Dogs and Autistic Children

April 2, 2008

Here’s a story we’d like desperately to believe is true: the benefits of service dogs assisting parents raising autistic children.

The evidence so far is anecdotal but heartfelt and persuasive; we’d love to see a double-blind study back up these wonderful stories with some hard data.

Parents claim that specially trained service dogs help make their autistic children “calmer, more social and more comfortable in the world.” The problem with self-reporting like this is that the parents are hardly disinterested parties and they’re not trained observer’s to boot.

The wife of a friend who works with autistic children has told me how eagerly they call her to report some sign of progress. But when she had her next session with the child the ‘breakthrough’ was just. . . a misinterpretation, wishful thinking, something you want so badly that you convince yourself you’ve seen it even though it was never there.

I must admit that I’m not a disinterested party either. I would very much like this be true. Helping a severely disabled child and giving rewarding work and love to a canine, what’s not to like. But we must be careful not to impose our wishes on reality. A case in point is the Facilitated Communication fiasco of a few years back.

The story here was that acutely disabled people, mostly children, could communicate if a trained person helped move their hand where they intended it to go on a keyboard or another surface with multiple options. It turned out to be wishful thinking and self-delusion when subjected to properly controlled conditions. Unconsciously, the facilitators were the ones providing both the intelligence and communication, not the subjects.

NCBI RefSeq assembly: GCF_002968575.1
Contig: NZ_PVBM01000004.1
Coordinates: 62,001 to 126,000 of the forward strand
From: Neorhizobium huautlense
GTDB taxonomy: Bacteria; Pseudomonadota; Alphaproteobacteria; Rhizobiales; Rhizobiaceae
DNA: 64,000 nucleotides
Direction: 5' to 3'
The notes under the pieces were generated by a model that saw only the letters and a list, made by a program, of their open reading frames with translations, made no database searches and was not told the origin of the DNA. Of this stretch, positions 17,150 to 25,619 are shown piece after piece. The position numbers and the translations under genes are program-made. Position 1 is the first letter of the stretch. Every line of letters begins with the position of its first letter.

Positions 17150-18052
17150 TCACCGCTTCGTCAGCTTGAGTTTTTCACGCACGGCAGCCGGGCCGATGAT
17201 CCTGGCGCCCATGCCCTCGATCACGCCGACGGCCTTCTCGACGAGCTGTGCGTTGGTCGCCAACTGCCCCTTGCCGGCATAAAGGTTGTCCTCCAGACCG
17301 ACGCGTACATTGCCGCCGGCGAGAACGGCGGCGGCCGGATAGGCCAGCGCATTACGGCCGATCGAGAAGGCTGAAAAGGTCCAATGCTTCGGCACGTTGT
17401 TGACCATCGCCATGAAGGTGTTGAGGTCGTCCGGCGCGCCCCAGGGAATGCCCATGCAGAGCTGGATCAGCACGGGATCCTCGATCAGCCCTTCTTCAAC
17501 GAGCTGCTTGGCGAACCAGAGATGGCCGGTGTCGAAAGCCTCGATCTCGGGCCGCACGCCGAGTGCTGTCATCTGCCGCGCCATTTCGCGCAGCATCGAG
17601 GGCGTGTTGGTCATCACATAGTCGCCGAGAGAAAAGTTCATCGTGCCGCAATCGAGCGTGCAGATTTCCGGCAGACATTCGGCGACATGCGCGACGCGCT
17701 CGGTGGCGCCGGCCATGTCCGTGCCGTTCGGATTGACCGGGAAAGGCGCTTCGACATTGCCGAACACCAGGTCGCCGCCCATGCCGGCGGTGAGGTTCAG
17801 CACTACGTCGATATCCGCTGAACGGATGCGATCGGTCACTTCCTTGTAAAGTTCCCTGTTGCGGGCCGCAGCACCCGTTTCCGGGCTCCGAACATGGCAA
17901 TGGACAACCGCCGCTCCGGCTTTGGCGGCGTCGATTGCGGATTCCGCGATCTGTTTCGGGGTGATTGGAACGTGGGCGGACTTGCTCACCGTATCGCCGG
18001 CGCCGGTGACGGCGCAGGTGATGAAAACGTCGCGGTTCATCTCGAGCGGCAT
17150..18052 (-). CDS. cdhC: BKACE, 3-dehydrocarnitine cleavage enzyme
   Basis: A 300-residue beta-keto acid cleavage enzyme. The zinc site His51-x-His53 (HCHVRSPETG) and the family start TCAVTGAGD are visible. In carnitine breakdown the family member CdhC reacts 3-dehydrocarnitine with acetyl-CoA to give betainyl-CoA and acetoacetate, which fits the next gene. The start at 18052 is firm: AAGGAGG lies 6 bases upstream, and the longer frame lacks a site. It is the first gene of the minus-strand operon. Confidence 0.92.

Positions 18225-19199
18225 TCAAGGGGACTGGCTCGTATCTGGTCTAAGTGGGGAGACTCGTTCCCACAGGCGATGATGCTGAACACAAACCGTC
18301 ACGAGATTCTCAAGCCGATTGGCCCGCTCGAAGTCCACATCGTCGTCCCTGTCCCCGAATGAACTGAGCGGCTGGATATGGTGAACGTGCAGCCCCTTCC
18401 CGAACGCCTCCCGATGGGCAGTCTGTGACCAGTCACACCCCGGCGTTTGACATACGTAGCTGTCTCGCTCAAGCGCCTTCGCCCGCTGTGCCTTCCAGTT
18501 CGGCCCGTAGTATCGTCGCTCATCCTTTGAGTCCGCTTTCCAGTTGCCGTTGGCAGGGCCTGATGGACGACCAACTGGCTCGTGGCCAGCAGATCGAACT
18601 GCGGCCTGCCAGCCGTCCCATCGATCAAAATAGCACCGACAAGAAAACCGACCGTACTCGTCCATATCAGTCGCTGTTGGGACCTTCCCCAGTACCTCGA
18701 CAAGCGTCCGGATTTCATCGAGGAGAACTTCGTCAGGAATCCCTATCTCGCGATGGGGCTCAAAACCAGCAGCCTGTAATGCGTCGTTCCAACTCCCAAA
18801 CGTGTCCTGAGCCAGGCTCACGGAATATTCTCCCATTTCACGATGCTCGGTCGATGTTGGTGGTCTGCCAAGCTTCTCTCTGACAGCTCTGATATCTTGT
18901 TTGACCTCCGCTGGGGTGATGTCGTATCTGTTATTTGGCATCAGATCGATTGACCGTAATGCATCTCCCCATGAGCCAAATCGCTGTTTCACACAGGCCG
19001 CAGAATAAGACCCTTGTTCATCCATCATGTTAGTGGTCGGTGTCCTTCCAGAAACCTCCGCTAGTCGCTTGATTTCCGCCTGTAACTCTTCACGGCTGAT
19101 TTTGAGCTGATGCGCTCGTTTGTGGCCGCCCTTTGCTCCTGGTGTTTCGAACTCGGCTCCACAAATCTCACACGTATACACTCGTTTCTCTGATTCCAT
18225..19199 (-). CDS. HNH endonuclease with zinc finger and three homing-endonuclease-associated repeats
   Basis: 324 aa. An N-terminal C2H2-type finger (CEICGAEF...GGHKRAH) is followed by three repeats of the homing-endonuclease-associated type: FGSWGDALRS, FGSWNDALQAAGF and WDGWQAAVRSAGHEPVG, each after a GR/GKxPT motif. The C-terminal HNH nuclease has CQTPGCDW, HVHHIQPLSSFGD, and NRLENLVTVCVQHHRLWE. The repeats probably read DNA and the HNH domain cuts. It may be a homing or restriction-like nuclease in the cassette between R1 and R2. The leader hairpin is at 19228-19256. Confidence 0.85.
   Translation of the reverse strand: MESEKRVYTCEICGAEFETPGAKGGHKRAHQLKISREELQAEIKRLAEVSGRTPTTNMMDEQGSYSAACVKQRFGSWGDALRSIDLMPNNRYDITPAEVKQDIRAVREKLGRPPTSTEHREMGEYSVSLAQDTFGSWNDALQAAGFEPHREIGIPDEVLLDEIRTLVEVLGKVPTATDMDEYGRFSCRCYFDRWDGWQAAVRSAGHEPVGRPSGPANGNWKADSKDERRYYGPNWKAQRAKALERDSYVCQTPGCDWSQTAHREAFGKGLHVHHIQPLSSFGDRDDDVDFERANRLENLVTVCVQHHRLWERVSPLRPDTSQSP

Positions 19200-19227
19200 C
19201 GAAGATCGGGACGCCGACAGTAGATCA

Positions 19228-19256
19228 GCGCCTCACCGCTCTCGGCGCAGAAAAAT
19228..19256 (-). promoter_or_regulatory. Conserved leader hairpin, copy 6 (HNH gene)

There’s something called the ideomotor effect, the kind of phenomenon that is behind such things as dowsing rods and Ouija boards. Your motor control is influenced without your awareness and the only information thus obtained comes from the user, not their environment or the Spirit World.

So the fact that I want this to be true makes me call all the more strongly for independent verification. College of Veterinary Medicine at Cornell University, are you reading this?

You know, instead of buying a hand-embroidered suede lounge cushion “Lotus Bed” for your dog (see previous post “Doga: Dog Yoga”) I’d ask you to please send that money to 4 Paws for Ability.

Their mission is to enrich the lives of people with disabilities by training and placing service animals to provide companionship and promote independent living.

Your dog doesn’t need a luxury Lotus Bed (trust me on this one), and these good folks could use your support to help make a real difference in people’s lives.

Unless you think that buying a Shanti stick inscribed with the mantra of Peace for your pooch is a better deal.


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